Home » Career Advice From Henry Holland
| Henry Holland, founder of House of Holland, chats about how to get into fashion industry following his SS18 runway show at London Fashion Week.
Manchester-born, king of the quiff Henry Holland has had a meteoric rise to fashion fame since 2007. Picking up where Katharine Hamnett left off, Holland brought back the slogan tee, matching it with pop culture with saying such as “I’ll Show You Who’s Boss, Kate Moss”. From moving to London at just 18 then graduating from the London College of Printing with a BA in Journalism, Holland worked within teen mags as a fashion editor, making tshirts as a side hustle. Now that LFW is over and he’s had time to clean up his House of Holland hoedown, FFD wanted to chat about his journey so far in creating his own brand and becoming one of the UK’s most loved fashion designers.
Hey Henry! So, what made you decide to create your own brand?
It all started with your iconic collection of slogan t-shirts…
I was working in magazines and I absolutely loved it. I actually had no intention of creating anything that would change my career path. I just started making t-shirts for my friends and I to wear as a personal project. I think the authenticity and grassroots nature of the work really resonated with people and the industry – it took off quite quickly! It was very much an idea I had for my friends and I which worked on a wider scale, but that was never my intention and I think that’s why it worked. I think if I had a preconceived marketing strategy to launch the shirts in the way that I launched them, it would have been interpreted as inauthentic and wouldn’t have resonated in the same way. It all happened for a reason.
So a lifestyle brand? Can we see that coming soon?
Yes, for sure. That’s definitely one of the things that I still have to do. Since day one, I’ve always approached House of Holland as a brand and I’ve never considered myself a young designer. I didn’t use my name for House of Holland because I’ve always seen what I’m doing as being about a brand, rather than it being about me. My outlook is that it’s very much a team effort and there’s still so many different product categories and so many areas I want to work in. Watch this space!
It’s a tricky question but I have to ask. Where do you get your inspiration from?
That’s a very difficult question to answer. I think as a creative person you’re sort of like a sponge. You’re constantly absorbing different ideas and concepts and trying to reconfigure them in your head to a way you can translate them through your work – that comes from all different places. I really like to reference films and fictional characters because I love the characterization of fashion. I love the way that you can use clothes to really tell the story of a character almost as much as dialogue.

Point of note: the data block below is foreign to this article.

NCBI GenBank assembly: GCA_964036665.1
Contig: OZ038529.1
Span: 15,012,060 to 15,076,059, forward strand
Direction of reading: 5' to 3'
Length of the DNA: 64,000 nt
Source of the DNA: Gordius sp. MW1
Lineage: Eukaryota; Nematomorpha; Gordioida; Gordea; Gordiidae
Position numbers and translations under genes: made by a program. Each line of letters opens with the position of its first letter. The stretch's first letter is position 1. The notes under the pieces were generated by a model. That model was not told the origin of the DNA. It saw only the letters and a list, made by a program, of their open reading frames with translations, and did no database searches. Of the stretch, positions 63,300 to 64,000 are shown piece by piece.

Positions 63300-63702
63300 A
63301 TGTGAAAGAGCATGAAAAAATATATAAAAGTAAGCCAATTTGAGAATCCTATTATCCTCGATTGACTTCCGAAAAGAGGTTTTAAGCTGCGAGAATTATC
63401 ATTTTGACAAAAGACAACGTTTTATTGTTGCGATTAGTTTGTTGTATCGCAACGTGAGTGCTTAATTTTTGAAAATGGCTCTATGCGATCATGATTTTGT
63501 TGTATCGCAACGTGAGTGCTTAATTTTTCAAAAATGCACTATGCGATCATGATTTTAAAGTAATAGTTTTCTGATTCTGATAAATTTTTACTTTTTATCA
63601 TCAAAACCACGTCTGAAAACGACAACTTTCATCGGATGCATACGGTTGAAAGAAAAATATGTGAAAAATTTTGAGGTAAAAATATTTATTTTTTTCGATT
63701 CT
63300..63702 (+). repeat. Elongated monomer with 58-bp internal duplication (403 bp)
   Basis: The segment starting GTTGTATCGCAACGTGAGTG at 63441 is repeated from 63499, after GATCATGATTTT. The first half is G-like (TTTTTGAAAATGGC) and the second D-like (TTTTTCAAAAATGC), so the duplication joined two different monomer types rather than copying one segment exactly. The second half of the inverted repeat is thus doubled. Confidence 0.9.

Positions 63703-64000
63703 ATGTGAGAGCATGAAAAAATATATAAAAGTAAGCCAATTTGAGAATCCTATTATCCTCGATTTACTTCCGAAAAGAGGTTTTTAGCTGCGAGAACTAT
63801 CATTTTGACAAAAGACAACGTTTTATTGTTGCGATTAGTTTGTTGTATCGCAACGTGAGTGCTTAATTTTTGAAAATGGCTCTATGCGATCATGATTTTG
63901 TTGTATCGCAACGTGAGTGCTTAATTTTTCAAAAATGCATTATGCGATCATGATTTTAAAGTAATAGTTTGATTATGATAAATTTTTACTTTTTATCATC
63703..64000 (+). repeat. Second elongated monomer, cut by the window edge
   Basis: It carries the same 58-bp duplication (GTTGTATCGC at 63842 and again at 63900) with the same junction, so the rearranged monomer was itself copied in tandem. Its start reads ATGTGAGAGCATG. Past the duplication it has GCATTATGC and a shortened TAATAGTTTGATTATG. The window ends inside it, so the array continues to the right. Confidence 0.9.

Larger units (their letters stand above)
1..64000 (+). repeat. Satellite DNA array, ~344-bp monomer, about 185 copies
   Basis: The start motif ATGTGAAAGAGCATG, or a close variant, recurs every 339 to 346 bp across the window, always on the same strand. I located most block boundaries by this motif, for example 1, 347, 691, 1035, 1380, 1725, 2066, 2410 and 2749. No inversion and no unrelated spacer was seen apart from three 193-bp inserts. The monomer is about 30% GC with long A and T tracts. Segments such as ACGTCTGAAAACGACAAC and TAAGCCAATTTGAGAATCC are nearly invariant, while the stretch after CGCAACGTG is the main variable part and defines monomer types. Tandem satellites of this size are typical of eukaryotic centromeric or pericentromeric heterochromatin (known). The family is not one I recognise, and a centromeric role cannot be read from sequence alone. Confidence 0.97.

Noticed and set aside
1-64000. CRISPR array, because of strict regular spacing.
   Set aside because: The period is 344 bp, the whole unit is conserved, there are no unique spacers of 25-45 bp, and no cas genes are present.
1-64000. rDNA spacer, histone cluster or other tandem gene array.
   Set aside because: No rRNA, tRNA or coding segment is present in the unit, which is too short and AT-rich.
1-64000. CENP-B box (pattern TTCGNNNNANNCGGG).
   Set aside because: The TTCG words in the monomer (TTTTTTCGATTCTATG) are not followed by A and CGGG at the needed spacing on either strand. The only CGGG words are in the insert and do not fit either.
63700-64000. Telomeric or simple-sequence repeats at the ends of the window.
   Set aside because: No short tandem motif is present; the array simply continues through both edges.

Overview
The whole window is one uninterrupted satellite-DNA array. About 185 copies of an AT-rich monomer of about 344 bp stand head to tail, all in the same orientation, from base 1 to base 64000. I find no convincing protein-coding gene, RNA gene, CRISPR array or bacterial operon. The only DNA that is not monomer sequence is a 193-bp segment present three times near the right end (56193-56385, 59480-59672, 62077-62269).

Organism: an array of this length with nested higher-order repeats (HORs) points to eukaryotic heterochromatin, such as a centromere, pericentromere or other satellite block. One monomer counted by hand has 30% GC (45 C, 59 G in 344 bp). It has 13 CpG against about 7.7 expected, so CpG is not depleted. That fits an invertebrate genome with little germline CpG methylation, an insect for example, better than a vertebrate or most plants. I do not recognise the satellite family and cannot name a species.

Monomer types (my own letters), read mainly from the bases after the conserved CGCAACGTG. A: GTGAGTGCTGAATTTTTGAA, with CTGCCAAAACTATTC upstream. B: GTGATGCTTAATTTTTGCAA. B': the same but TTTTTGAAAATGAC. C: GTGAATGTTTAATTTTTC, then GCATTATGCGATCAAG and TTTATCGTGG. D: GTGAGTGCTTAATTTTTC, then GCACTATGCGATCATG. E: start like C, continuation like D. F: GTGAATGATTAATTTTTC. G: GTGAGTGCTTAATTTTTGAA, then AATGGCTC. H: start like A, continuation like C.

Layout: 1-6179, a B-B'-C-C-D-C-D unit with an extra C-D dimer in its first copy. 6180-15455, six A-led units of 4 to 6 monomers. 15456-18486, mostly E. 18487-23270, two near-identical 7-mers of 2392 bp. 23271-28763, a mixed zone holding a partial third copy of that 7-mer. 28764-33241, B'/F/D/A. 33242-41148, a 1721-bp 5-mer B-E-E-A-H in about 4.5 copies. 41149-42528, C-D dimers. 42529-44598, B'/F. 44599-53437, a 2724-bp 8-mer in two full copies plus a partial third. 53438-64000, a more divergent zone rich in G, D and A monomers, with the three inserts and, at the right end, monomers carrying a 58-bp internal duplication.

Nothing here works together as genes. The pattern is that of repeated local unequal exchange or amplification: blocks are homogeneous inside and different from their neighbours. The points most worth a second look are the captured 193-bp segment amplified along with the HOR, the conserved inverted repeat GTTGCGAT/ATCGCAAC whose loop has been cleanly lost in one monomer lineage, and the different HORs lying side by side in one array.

Looking back on your career, what do you feel was your big break?
My big break was a happy accident like my entrance into the fashion industry. I made t-shirts with the names of fashion designers on them and I gifted them to my friends, some of those friends were the designers who were the names on the t-shirts. People first saw my t-shirts because Gareth Pugh was wearing it for work and he was so busy he didn’t have time to get changed after his fashion show. Gareth was wearing my t-shirt the night before his fashion show and he worked through the night so he was still wearing it when he came out for his bow at the end of fashion week! I think it was fate and very much meant to be. I believe in that type of thing.
What was the best piece of advice you were given when you started out?
I think the best advice I had was to remain very authentic and true to who I am. I’m staying really strong on that with what I want to do and say with my work. I think people really forget that fashion industry is an objective industry. One person’s favorite dress can be another person’s most hideous piece of clothing that’s ever been put out there. You have to remember that not everyone’s going to like everything that you do. So if you build your brand, build your company on a very strong set of rules and a strong DNA, then however much people like or dislike what you do then you can always remain true and authentic to what it is you set out to say in the first place.